A shipping journal started by two Northland sisters when they were still at school more than 60 years ago has become an important New Zealand maritime record...
Almost 60 years ago Nancy Greenfield used her Box Brownie to snap a photo of the first ship to dock at the rebuilt Opua wharf.
The then 13-year-old schoolgirl had no inkling that her new hobby would grow into an invaluable record of more than 400 ships, thousands of sailors, and a vanished era of maritime history.
Nancy, who now lives in Whangarei, and her older sister, Opua identity Myra Larcombe, ended up recording every ship and crew member that called into Opua between the wharf's re-opening after World War II and its demise as a freight port in the 1990s.
The result is two ringbinders bulging with photographs, crew signatures, news clippings and mostly hand-written notes detailing each vessel's tonnage, length, cargo and destination.
The sisters, now aged 72 and 87, have decided to donate their one-of-a-kind archive to the Voyager Maritime Museum in Auckland where it will be properly stored and preserved - on the condition a copy is made that Northlanders will be able to see at the Kawakawa Museum.
Nancy was a student at Kawakawa District High School, now Bay of Islands College, when she started her hobby.
She got the Box Brownie a few years earlier as a Christmas present - just in time to capture the then newly crowned Queen Elizabeth II as she visited Waitangi - and shared the family's fascination with the sea.
The family home overlooked Opua wharf and their father was a harbour board member and contractor, and the founder of the famous Bay of Islands Cream Trip.
Opua's port was shut down as a war measure in 1941 after a departing ship was torpedoed. It was rebuilt and re-opened in the mid-50s after a bitter battle between the Whangarei and Bay of Islands harbour boards.
"When the first ship came in it was the natural thing to take a photo," Nancy said.
"It was just having a love for the Bay of Islands and watching the wharf being rebuilt."
At first she photographed every ship, pasting the black-and-white prints onto pages pulled from a school exercise book next to notes about cargo, destination and tonnage. Most were refrigerated ships exporting meat to the UK; later vessels also carried milk powder.
When the 50th ship docked at the rebuilt wharf in 1959, the town staged a gala day and Nancy took her book on board the MV Cumberland to show the captain.
He was so impressed with the schoolgirl's project he instructed her to take the book on board every subsequent ship. From then on each captain provided a photo or postcard of the ship and ensured the book was signed by all on board. Those who did not have a photo would draw a picture; some turned their pages into works of art.
They never had to explain or ask when a new ship arrived, Myra said.
"They all knew about it. They knew when they got to Opua they had to fill in the book. They took a lot of pride in it," she said.
In 1960, when Nancy moved to Auckland to study nursing, Myra took over as the keeper of the shipping news.
Some historic names crop up among the more than 400 vessels the sisters recorded. At the time of its 1973 visit the MV Port Caroline was the world's biggest refrigerated ship; the Capitaine Bougainville called in shortly before it came to a tragic end off Whananaki in 1975 with the loss of 16 lives. The entry for the Russian cruise liner Mikhail Lermontov includes the menu and programme for February 22, 1985, a year almost to the day before it sank in the Marlborough Sounds.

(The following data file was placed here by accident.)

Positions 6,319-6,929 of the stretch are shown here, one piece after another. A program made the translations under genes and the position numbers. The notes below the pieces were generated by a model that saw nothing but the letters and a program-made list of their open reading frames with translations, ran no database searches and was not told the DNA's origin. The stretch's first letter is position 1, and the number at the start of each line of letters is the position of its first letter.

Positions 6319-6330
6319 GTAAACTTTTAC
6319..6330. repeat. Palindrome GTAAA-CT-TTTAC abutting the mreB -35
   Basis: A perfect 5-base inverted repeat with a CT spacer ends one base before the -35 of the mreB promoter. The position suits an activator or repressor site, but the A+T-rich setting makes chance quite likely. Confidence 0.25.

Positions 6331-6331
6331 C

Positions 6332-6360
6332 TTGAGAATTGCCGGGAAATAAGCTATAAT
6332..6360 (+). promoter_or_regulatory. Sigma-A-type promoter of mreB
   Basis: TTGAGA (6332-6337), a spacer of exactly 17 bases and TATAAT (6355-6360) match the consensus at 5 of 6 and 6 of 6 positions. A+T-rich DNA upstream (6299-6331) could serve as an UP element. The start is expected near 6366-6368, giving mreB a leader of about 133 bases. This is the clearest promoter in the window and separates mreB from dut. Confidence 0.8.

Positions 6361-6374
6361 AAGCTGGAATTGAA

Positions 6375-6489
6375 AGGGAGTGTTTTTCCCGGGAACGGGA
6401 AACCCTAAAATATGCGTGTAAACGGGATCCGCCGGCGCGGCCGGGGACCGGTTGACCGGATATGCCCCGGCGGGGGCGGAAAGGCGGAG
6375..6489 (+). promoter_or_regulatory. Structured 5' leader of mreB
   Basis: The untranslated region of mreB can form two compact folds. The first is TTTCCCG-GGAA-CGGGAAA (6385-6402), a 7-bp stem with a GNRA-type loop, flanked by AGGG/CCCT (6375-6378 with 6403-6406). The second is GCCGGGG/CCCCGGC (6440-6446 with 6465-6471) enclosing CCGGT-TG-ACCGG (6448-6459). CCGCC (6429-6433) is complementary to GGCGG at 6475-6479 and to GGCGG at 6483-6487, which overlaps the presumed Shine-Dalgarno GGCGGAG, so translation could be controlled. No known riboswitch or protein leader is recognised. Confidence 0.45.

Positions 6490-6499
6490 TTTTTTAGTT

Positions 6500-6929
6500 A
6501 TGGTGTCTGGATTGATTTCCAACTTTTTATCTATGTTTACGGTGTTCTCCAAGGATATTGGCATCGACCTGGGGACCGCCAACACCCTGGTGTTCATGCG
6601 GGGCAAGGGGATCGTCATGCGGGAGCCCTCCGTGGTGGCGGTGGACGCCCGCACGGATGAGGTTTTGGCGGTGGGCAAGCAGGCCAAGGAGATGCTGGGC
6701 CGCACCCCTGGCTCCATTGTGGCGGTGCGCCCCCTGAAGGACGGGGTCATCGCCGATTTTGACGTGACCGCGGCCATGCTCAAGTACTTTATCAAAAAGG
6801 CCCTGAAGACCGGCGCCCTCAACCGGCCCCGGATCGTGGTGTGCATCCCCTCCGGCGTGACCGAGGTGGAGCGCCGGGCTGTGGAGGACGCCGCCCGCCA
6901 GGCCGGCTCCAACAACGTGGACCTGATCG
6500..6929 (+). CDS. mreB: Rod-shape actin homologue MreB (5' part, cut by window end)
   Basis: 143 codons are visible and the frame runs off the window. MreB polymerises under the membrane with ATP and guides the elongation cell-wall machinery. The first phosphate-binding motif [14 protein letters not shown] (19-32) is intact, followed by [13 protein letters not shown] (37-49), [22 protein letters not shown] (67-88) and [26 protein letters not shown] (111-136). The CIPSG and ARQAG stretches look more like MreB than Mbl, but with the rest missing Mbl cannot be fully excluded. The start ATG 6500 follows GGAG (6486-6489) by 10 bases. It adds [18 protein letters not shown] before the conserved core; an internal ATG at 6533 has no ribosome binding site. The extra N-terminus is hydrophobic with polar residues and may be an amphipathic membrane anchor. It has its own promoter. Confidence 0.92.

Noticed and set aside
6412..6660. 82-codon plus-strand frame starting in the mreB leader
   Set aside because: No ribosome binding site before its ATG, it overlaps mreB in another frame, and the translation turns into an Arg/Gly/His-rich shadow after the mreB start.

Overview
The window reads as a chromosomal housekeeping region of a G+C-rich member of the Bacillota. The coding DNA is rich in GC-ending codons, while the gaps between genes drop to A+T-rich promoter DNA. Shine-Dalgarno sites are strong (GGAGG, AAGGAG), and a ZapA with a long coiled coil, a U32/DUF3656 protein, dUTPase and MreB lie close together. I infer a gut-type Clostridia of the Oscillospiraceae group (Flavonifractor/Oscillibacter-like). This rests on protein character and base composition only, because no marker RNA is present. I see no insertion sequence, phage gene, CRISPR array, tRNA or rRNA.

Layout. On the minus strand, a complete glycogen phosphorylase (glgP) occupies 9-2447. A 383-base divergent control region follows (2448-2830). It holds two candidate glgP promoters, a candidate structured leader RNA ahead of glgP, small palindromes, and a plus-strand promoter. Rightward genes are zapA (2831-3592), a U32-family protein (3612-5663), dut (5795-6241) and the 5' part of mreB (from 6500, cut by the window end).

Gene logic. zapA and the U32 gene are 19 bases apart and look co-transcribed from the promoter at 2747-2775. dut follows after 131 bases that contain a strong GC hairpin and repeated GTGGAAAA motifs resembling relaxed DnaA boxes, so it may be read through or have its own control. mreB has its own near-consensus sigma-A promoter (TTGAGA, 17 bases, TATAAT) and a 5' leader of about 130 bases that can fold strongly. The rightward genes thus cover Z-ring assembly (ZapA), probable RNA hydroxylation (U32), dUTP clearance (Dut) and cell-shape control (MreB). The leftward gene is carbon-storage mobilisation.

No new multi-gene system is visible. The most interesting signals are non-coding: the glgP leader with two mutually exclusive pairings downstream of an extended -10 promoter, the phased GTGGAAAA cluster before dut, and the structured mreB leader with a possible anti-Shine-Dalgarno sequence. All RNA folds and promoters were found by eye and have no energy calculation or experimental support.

The project only faced one serious hiccup, when the Far North's councils were amalgamated in the late 1980s.
The newly established council-owned company Far North Maritime banned the public from Opua wharf and installed large security gates. For a while it was difficult to get the book on board visiting ships but Myra always found a way.
"Then one night a group of normally law-abiding citizens lifted the gates off their hinges and threw then in the tide, where they remained," she said.
You get the idea Myra, who was Northland's first female police officer, knows exactly who removed the gates. But she's not telling.
The amalgamation of the Bay of Islands and Whangarei harbour boards, and the advent of container ships, spelt the end for small ports like Opua. Containerisation also changed the culture of shipping, Myra said.
"The crew on those old freight ships were like families that took great pride in their vessels. Now they're just workers pressing buttons on giant floating tin cans."
Earlier this year the sisters showed their collection to Wellington harbourmaster Captain Mike Pryce. He was moved to see the ships - Myra recalled the way he lovingly stroked the photos, and told them every one of the freighters had long since been turned to scrap - but said the records had to stay in the north. He suggested the Voyager Maritime Museum in Auckland as a suitable home.
"We'd realised it had value and we were wondering what to do with it. We felt it had to be out there, that people needed to know where to see it," Myra said.
Their dilemma was solved by the Maritime Museum, which virtually begged to have the sister's shipping records.
Librarian Marleene Boyd said what made their records "totally and utterly unique" was that they included the names and signatures of every crew member. As a condition of the gift the Maritime Museum will create a copy on archival paper for the museum at Kawakawa.
Nancy said she had no regrets about giving away a maritime treasure that was decades in the making.
"I'll be thrilled to think that there are people who value it, and they'll be able to have a look."